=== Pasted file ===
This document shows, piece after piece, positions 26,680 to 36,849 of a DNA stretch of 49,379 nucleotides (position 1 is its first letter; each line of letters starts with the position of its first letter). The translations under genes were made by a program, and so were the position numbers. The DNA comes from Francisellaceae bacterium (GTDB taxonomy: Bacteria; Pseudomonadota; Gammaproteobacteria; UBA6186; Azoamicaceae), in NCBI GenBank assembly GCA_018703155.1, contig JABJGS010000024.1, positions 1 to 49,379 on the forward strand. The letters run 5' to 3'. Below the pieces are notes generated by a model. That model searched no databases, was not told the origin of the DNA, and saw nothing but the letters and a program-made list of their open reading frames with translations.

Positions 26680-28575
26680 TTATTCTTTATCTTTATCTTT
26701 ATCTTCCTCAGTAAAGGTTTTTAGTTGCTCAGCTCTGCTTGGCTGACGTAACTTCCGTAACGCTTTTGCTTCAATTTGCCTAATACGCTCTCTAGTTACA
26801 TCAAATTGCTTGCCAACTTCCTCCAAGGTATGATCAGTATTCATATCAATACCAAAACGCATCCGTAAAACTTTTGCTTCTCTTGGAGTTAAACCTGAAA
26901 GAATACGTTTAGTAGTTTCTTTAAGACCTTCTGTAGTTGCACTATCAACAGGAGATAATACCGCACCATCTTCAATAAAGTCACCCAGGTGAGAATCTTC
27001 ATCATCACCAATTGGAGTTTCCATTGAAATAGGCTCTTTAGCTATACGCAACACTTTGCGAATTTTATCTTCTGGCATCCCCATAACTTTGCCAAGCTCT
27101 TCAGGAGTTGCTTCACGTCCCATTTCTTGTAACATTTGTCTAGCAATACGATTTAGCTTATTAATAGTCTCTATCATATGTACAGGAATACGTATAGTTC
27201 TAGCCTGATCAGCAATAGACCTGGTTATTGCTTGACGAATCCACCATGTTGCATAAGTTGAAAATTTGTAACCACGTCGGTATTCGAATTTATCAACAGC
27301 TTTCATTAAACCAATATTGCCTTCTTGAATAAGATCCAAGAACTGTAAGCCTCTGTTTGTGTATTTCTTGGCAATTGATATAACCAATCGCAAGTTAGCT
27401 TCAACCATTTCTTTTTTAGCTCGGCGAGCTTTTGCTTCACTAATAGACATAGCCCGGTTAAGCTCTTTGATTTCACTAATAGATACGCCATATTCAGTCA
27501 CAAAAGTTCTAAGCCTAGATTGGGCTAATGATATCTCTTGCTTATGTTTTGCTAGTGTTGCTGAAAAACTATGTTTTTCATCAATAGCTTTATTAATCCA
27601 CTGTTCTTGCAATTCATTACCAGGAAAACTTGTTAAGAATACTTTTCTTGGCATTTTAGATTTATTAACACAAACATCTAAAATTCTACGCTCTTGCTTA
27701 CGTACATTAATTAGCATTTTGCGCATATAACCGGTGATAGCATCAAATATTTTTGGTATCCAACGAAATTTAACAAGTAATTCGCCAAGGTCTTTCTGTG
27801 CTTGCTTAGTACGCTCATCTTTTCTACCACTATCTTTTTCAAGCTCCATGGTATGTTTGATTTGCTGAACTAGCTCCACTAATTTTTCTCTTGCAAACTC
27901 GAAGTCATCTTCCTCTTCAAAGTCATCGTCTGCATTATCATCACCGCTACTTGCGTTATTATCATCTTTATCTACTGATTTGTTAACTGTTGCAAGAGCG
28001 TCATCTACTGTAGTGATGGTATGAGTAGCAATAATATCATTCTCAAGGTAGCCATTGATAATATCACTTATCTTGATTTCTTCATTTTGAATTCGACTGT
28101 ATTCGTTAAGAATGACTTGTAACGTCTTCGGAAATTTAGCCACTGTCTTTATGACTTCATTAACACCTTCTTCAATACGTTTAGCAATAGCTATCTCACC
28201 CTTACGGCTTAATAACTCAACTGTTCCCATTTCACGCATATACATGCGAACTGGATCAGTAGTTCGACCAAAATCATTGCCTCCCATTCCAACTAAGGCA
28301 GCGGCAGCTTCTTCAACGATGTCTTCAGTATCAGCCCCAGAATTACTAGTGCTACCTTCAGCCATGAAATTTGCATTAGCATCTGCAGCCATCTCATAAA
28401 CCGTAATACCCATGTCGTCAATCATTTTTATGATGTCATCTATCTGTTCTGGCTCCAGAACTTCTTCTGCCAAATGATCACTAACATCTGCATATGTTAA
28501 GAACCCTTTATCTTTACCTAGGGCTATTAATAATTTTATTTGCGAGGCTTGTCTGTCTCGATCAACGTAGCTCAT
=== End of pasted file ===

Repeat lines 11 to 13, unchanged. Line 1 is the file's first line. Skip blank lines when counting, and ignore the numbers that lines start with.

27401 TCAACCATTTCTTTTTTAGCTCGGCGAGCTTTTGCTTCACTAATAGACATAGCCCGGTTAAGCTCTTTGATTTCACTAATAGATACGCCATATTCAGTCA
27501 CAAAAGTTCTAAGCCTAGATTGGGCTAATGATATCTCTTGCTTATGTTTTGCTAGTGTTGCTGAAAAACTATGTTTTTCATCAATAGCTTTATTAATCCA
27601 CTGTTCTTGCAATTCATTACCAGGAAAACTTGTTAAGAATACTTTTCTTGGCATTTTAGATTTATTAACACAAACATCTAAAATTCTACGCTCTTGCTTA